In MN-CN communications, the addresses of the CN and the CoA of the MN will obviously be disclosed, but they should not be meaningful. We see later that in MN-MN case, the address of the CN that appears on the wire might temporarily be the HoA, before registration has been performed by the second MN.
In MIPv6, the use of explicit containers (HAO and RH2) makes the Home Address of the MN available in all cases. With IRO, the complete removal of this extensions prevents the disclosure of the HoA during direct MN-CN communications and MN-HA communications.
The removal applies to:
From the perspective of an eavesdropper on the FL of the MN,
when IRO is used the visible exchanges that occur are (in order,
for MN-MN case, with registrations performed on that link,
i.e. worst case scenario):
In all those exchanges, the only addresses that are disclosed to an eavesdropper on the FL of the MN (if ESP with a meaningful encryption is used for all IPsec exchanges) are the CoA, the address of MN's HA and the address of the CN. The HoA of the MN never appears in those exchanges.
For IKE case, even if it is used as an ID in Phase 2 for bootstrapping as described in [MIGRATE] (Ebalard, A. and S. Decugis, “PF_KEY Extension as an Interface between Mobile IPv6 and IPsec/IKE,” August 2008.), the exchanges are encrypted and the HoA does not appear. For the negotiation with the CN, because the HoA is used for the exchanges, the IPsec tunnel to the HA protects traffic to/from the Home Network.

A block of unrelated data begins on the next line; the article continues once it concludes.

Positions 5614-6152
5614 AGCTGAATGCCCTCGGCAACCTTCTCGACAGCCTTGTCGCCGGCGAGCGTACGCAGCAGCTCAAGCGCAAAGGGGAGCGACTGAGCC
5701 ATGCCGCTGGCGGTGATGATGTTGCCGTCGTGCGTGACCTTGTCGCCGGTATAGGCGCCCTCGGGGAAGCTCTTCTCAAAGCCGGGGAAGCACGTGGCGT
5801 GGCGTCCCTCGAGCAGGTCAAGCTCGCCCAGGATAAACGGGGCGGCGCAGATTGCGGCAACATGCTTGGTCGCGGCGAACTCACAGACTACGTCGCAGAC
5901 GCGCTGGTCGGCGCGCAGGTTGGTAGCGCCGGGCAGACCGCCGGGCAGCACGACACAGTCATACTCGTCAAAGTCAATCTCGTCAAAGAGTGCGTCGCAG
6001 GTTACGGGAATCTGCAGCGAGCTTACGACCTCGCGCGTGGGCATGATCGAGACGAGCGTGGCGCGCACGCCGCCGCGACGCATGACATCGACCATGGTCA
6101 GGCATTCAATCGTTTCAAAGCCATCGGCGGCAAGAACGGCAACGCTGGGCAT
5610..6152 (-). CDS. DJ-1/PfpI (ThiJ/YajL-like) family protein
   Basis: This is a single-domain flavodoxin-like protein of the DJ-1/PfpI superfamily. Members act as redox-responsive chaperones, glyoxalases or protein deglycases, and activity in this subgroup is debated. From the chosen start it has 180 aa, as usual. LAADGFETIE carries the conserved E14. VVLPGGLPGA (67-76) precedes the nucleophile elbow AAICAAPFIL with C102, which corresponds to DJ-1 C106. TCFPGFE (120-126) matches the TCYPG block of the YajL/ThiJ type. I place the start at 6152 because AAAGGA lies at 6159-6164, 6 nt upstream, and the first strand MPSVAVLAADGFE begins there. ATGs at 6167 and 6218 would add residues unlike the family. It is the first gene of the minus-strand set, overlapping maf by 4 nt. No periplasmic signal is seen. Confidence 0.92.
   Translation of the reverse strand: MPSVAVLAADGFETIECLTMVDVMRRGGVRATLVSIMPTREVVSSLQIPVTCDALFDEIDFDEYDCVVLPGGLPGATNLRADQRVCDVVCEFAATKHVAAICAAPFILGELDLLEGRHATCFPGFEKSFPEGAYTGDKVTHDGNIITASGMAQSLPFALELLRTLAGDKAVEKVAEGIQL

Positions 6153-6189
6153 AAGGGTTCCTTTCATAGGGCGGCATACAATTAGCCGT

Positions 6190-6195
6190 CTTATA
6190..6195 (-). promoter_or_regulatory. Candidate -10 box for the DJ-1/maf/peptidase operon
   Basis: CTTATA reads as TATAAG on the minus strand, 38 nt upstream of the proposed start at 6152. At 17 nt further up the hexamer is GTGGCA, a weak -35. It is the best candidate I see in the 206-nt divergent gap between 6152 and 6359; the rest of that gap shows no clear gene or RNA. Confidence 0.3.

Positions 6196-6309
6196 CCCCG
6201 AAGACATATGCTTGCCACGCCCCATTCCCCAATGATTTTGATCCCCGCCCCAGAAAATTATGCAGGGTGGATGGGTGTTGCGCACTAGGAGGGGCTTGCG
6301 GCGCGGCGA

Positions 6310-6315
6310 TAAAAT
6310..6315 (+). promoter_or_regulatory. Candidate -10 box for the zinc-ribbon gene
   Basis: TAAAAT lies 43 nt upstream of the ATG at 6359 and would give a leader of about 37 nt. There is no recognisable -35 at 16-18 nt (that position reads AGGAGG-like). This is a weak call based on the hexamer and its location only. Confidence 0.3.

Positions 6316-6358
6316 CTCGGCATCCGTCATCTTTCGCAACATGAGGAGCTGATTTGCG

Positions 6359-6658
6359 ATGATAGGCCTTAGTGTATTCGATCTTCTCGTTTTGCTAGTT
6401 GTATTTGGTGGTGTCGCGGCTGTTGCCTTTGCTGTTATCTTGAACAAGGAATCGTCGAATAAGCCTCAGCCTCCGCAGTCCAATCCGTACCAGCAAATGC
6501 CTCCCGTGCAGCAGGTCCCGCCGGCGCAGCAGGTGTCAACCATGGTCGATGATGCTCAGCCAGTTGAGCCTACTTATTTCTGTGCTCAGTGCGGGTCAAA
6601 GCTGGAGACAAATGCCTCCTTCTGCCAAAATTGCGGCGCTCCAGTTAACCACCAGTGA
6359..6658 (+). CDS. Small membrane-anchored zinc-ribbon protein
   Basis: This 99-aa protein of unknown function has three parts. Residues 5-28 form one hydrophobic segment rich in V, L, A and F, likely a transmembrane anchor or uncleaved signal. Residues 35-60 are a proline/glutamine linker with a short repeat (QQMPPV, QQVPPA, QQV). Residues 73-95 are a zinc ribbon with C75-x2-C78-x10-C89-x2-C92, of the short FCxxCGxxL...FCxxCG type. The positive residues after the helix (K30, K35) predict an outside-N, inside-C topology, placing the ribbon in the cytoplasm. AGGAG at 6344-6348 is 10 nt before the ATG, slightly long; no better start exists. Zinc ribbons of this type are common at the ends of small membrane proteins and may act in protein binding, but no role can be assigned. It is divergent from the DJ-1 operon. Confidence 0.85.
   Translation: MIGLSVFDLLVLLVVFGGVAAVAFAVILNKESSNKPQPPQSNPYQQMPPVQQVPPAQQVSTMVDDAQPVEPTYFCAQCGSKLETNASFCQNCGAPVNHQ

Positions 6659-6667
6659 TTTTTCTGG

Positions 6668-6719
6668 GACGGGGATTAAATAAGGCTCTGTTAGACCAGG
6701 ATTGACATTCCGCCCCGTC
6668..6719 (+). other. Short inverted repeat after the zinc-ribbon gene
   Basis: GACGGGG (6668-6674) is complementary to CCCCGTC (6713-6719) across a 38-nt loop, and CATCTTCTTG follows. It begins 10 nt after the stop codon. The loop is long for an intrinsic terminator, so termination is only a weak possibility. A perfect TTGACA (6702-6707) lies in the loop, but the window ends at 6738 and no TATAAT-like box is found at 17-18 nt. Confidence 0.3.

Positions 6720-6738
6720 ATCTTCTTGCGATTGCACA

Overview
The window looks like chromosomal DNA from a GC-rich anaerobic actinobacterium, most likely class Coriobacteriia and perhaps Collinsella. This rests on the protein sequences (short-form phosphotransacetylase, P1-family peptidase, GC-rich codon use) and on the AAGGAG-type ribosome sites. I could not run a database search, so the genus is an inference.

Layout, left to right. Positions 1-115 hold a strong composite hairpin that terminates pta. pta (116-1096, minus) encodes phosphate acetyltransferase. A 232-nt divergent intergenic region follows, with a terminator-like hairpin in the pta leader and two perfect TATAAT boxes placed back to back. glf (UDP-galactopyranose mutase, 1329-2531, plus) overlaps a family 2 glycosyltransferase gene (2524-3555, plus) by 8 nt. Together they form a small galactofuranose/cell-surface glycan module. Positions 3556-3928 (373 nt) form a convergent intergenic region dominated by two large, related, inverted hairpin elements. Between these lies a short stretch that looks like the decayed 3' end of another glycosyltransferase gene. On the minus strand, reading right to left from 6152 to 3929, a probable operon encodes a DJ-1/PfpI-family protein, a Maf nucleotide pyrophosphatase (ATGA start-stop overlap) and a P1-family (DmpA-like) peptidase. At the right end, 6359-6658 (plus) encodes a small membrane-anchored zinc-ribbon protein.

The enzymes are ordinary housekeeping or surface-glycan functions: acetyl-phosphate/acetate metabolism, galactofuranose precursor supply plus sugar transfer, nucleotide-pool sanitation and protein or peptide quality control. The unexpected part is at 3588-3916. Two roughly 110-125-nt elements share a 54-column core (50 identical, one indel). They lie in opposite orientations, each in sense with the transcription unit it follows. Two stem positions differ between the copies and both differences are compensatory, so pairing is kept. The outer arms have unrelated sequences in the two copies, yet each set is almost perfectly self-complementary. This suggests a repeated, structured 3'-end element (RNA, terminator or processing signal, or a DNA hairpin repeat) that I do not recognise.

Regarding cryptographic identifiers, the certificate of the MN is not expected to appear on the wire. In all cases, the only information one can get are associated with the MN's Home Network (HA address and possibly certificate), but nothing more specific should be disclosed.
Now, considering the specific case of MN-MN communications, on the network of the initiating MN1 (the first to register with its peer), after the IKE negotiation as been performed relayed by both Home Agents, the IPsec protected Binding Update packets is emitted with the HoA of MN2 as destination (the address of the CN in previous list is the HoA of MN2). Let's consider associated SPI is 42. The packet is sent directly with the CoA of MN1 on the wire and is routed to the Home Network of the peer, before it is tunneled to it. The BA follows a reverse path but with a different SPI (say 43). After the second registration is over, the MH traffic using those SPI values (42 and 43) flows directly (remapping rules are now in place on both ends). From an eavesdropper perspective on the FL of MN1, this provides "a clue" about the association between the HoA and the CoA of the second MN2. This is introduced in [RFC4882] (Koodli, R., “IP Address Location Privacy and Mobile IPv6: Problem Statement,” May 2007.).